I rarely have a chance to travel with Korean Air except when I visit my family in Korea. However â€“ whenever I travel with them, I canâ€™t help smiling at their one unique service:
Stickers for the passenger sleeping or away from the seat during the inflight service.
If you had experienced waking up in the middle of the flight hungry, or even worse – woken up by a persistent flight attendant who wants to fulfill his/her duty by distributing the goods to you, you will appreciate this little attention to detail. There were two different kinds of stickers I have seen in Korean Air flights.
This simple sticker was used during the domestic flight from Busan to Seoul, of which the flight time is just 45 minutes. It was put on by the flight attendant during the complimentary drink service.
This set of stickers were in the seat on the 2-hour flight from Seoul to Tokyo, so that the passenger can choose appropriate ones to put on the seat before going to sleep or any type of â€˜restâ€™ mode. A suitable variation of the same service intent when there were more types of services offered.
The definition of a good service may be inherently subjective. We probably all have our own opinions on it, as we surely know the feeling of being served properly. Restaurants are probably a good place to discover the meaning of a good service mindset that suits you. Personally, I started to distinguish services in general in two criteria:
1. Ones that are motivated by the server wanting to be recognized
e.g., In a very posh Indian hotel restaurant, the waiters came to our table every other minute to ask ‘Is everything alright?’, interrupting our conversation every time.
e.g., In a busy restaurant in Tokyo, the waiter cleared the plates away from the table immediately when I was eyeing on my last bit of the remaining sauce.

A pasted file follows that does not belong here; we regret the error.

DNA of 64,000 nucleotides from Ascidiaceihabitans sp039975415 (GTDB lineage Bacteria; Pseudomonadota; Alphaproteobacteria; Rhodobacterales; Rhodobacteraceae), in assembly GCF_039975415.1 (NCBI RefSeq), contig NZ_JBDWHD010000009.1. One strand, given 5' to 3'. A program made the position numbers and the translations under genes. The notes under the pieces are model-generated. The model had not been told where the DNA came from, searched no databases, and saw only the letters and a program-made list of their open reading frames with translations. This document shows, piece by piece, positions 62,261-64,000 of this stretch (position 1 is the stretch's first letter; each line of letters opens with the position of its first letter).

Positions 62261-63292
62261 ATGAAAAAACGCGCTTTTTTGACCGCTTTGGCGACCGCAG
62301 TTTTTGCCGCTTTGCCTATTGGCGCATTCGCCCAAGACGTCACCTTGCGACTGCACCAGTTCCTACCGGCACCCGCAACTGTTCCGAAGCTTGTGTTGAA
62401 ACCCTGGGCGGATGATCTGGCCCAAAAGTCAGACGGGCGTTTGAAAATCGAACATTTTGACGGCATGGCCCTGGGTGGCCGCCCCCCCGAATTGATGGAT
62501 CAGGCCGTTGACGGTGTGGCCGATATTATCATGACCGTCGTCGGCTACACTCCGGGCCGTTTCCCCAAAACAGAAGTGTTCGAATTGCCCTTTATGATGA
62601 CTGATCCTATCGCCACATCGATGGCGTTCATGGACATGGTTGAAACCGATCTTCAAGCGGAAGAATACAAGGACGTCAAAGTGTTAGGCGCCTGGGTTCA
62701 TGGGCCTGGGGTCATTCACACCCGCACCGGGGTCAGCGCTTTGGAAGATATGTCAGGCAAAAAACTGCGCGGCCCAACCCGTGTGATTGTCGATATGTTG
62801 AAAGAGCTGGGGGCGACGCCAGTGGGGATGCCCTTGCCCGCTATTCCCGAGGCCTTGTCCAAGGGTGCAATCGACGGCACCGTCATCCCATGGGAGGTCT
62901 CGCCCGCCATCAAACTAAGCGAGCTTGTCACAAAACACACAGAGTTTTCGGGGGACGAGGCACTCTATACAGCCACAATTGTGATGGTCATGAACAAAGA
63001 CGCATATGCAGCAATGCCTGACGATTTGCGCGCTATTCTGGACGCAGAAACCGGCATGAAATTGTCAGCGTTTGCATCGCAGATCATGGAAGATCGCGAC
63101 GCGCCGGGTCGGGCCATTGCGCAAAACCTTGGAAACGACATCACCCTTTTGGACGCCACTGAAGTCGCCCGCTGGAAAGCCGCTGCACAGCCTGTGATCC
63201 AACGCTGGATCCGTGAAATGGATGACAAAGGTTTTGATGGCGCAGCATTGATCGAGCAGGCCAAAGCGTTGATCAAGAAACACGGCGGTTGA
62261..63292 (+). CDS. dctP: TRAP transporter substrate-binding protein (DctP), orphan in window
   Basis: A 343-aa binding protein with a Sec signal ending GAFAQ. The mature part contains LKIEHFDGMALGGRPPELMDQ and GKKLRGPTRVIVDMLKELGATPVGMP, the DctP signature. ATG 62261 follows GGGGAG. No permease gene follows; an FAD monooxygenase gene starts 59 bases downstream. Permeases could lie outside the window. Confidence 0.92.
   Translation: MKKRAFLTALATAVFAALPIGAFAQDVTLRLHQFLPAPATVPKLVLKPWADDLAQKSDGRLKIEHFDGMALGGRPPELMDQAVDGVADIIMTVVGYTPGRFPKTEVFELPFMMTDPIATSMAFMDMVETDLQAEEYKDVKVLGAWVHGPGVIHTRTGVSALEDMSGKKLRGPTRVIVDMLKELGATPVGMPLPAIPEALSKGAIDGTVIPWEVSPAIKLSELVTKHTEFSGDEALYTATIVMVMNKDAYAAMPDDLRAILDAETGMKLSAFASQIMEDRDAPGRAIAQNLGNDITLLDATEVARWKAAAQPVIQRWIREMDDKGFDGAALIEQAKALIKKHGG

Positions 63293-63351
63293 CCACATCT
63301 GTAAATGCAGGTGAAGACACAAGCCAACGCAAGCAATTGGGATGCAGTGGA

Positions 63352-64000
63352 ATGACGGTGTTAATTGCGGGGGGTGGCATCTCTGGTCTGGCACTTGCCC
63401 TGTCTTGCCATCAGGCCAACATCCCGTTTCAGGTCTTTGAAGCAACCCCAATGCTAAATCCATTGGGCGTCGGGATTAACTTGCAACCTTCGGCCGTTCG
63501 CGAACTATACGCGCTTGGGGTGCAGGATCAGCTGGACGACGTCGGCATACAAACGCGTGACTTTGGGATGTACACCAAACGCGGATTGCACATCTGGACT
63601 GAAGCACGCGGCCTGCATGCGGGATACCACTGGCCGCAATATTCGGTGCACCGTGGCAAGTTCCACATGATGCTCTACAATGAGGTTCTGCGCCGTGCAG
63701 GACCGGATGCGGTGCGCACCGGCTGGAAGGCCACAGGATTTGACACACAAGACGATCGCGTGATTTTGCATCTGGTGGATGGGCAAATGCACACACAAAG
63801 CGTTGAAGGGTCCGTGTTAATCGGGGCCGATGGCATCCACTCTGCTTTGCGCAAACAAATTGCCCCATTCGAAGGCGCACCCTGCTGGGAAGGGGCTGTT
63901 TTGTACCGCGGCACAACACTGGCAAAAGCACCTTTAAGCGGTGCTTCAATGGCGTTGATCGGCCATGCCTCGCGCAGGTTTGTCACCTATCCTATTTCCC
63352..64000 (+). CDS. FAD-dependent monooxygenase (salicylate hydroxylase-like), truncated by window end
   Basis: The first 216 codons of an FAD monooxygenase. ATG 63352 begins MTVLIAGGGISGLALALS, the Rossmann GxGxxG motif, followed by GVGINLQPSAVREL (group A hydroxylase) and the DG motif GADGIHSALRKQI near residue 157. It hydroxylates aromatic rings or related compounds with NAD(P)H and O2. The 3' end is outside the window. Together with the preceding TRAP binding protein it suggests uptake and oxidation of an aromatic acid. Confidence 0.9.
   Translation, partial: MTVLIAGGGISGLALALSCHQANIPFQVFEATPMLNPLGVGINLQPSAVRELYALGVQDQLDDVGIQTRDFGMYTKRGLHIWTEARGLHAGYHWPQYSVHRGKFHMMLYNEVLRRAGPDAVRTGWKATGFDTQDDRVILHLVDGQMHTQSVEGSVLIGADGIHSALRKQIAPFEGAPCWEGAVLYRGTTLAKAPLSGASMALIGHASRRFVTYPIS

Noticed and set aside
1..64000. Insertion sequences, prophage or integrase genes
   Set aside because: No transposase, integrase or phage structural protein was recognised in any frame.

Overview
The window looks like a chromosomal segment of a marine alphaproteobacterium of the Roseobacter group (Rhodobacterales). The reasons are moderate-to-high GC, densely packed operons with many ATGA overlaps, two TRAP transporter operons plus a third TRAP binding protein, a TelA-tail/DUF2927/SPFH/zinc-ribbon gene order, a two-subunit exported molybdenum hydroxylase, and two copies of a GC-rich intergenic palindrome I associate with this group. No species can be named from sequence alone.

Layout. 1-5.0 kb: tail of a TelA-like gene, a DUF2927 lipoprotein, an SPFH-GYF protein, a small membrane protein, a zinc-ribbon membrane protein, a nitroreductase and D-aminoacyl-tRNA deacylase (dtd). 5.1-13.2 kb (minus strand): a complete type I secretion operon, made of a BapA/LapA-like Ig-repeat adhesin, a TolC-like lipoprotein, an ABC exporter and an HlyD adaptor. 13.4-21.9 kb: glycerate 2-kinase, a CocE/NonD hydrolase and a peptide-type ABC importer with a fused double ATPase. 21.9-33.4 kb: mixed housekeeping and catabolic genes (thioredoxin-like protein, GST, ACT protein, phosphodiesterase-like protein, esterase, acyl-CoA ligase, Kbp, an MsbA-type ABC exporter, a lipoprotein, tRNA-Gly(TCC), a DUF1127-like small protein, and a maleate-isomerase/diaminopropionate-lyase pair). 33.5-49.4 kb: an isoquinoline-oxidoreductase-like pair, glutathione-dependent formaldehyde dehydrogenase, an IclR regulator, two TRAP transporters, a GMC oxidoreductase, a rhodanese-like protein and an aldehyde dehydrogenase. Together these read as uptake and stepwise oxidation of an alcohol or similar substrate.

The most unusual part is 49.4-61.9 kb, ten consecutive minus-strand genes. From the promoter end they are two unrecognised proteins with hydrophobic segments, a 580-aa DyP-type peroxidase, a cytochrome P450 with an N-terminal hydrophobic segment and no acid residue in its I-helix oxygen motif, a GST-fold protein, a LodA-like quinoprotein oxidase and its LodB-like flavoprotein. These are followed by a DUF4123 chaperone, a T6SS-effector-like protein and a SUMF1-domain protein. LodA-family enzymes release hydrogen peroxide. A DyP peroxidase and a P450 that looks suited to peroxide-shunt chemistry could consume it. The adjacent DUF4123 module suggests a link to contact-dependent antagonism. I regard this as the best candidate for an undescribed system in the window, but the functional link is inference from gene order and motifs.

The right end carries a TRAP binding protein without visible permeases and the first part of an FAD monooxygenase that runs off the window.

2. Ones that are motivated by the server’s empathy to the served
e.g., In a restaurant in California, the waitress brought a new fork as soon as she noticed me dropping mine on the floor.
e.g., In a restaurant in Seoul, the waitresses roams around the restaurant and refills the kimchi plate constantly till your meal is almost over, which allows adjusting the amount of kimchi served to each customer, without the customers always having to ask for more portions.
e.g., On a rainy day in Osaka, a cafe owner offered me an umbrella as I was paying the bill. She must have noticed that I didnâ€™t bring one despite the weather, and discreetly offered it to me at the right time.
I draw a parallel between the real world services and the interaction design solutions in computer software or mobile phone service. Both take a great deal of understanding of the individual clientelesâ€™ preferences and recognizing the intentions of the situations that are not explicitly communicated. And it is becoming more and more complex to do this as many design solutions are done to serve a large group of individuals with extremely diverse cultural backgrounds. Given the complexity I find my two simple criteria for distinguishing the restaurant services helpful in deciding features in service design that should be done invisibly or automatically, from the ones that you should prompt for the user’s decision based on contextual observations. Something that our old friendly office clip understood well – but executed rather poorly.
Most my references come from my restaurant experiences, but increasingly from inflight services. So far, my worst bit of inflight service experiences was the BA flight attendant refusing to help me with loading my luggage because she was not insured to the injury incurred by helping meâ€. Services are a tight interaction between the server and the served. Sometimes external constraints like BA’s policy on its employees prevent the server from providing a good service. It was nice of her to explain the reason for not helping me at least – as I could use some sympathy towards her rather than feeling angry. A nice gentleman helped me with the luggage anyway.